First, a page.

Rasagiline, tablet, 1 mg, Azilect® - July 2011

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Public Summary Document

Product: Rasagiline, tablet, 1 mg, Azilect®
Sponsor: Lundbeck Australia Pty Ltd
Date of PBAC Consideration: July 2011

1. Purpose of Application

The submission sought an Authority required (Streamlined) listing for the treatment of Parkinson disease as adjunctive therapy in patients being treated with levodopa-decarboxylase inhibitor combinations who are experiencing fluctuations in motor function due to end-of-dose effect.

2. Background

This drug had not previously been considered by the PBAC.

3. Registration Status

Rasagiline was TGA registered on 6 February 2012 for the symptomatic treatment of idiopathic Parkinson’s disease (PD) as monotherapy (without concomitant levodopa/decarboxylase inhibitor therapy) or as adjunct therapy (with concomitant levodopa/decarboxylase inhibitor therapy).

4. Listing Requested and PBAC’s View

Authority Required (STREAMLINED)

Parkinson disease as adjunctive therapy in patients being treated with levodopa-decarboxylase inhibitor combinations who are experiencing fluctuations in motor function due to end-of-dose effect. The PBAC considered the requested restriction appropriate.

5. Clinical Place for the Proposed Therapy

Parkinson disease is a chronic, progressive, neurodegenerative disease which causes the neurons in the substantia nigra cells to die, leading to a lack of dopamine in the brain, especially in the basal ganglia. This results in loss of ability to control normal body movements, with varying degrees of muscular control.

The submission proposed that the place in therapy of rasagiline is as an alternative to entacapone as adjunctive therapy in patients receiving levodopa-decarboxylase inhibitor combination therapy but experiencing motor fluctuations due to end-of-dose effect.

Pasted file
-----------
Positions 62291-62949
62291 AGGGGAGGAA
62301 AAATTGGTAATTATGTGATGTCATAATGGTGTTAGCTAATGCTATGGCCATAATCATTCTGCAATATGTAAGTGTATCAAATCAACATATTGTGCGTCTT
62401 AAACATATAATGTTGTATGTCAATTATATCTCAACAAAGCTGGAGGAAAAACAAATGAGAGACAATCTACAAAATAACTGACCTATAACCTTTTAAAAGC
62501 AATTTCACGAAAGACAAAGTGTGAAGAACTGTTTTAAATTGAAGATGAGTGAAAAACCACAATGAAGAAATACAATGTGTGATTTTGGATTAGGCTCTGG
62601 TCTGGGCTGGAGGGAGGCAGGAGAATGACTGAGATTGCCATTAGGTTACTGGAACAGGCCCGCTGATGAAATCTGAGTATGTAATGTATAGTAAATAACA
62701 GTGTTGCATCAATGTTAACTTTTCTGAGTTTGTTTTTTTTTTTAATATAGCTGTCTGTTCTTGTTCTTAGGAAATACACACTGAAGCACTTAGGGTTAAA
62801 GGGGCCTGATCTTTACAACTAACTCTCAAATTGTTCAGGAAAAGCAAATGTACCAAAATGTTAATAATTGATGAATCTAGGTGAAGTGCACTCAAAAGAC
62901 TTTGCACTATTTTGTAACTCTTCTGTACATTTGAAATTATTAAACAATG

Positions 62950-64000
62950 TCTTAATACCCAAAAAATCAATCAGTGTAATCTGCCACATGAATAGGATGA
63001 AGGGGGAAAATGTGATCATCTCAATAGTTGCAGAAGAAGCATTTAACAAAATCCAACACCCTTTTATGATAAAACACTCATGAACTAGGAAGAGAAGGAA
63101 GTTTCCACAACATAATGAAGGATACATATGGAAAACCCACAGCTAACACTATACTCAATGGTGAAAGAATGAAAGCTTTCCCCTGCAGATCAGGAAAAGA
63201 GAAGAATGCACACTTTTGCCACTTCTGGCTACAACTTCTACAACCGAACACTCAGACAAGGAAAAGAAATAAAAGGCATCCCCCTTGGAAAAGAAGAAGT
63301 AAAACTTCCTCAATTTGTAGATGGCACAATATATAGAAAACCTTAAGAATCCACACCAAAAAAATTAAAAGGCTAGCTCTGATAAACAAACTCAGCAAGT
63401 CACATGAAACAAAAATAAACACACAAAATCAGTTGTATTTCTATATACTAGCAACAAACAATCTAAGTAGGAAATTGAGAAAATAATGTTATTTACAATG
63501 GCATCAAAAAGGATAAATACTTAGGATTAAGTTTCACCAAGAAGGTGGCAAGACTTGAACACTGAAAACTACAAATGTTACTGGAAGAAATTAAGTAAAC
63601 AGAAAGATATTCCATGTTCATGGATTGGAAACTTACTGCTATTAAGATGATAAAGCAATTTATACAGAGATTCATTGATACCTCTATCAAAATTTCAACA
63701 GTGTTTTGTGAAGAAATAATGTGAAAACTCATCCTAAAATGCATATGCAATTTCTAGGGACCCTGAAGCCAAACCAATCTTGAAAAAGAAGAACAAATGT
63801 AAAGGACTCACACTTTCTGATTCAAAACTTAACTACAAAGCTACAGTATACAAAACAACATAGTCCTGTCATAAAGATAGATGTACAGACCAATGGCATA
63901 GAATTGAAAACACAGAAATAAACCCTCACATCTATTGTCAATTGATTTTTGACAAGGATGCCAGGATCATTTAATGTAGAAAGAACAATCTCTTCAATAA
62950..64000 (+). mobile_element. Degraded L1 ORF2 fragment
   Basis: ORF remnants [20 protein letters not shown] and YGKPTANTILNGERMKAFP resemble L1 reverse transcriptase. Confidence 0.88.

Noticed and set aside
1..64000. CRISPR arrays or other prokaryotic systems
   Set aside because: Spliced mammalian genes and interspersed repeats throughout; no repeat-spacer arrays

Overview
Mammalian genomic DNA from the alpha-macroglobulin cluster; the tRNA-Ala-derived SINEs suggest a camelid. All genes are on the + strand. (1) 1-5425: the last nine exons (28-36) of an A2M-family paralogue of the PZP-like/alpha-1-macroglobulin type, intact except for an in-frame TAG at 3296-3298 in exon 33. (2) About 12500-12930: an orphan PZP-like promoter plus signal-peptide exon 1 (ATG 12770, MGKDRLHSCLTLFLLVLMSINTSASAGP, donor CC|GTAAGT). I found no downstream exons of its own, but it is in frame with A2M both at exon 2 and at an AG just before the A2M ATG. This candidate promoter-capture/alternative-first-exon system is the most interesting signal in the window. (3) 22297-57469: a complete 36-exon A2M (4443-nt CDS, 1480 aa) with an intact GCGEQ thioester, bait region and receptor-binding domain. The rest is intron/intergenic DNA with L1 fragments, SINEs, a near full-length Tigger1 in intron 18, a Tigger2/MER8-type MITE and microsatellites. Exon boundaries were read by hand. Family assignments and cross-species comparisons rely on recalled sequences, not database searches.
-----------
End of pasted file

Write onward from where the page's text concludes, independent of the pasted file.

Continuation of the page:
6. Comparator

The submission nominated entacapone as the main comparator. The main arguments for the nomination are summarised below:

  • rasagiline has the same proposed PBS indication as entacapone.
  • rasagiline was tested in patients with similar characteristics to entacapone.
  • the Australian treatment survey conducted by the submission suggested that entacapone is used frequently for motor fluctuations due to end dose effect of levodopa. PBS utilisation data also supports the contention that entacapone is the most widely used adjunctive therapy.

The PBAC did not agree that this was the appropriate comparator. See Recommendation and Reasons.

7. Clinical Trials

The basis of the submission was one three-arm randomised trial pre-specified to compare rasagiline with placebo, with additional post-hoc analyses comparing rasagiline directly with the active entacapone control arm (LARGO).

The submission also presented an indirect comparison of rasagiline and entacapone using three randomised comparative trials (LARGO, PRESTO and Rabey 2000) comparing rasagiline with placebo, and seven randomised comparative trials comparing entacapone with placebo. Each rasagiline trial included patients with PD and motor fluctuations and assessed the use of 1 mg per day rasagiline in addition to levodopa. The entacapone trials also included patients with PD and motor fluctuations and assessed the use of, on average, 935 mg per day entacapone in addition to levodopa (entacapone 200mg was taken with each levodopa dose).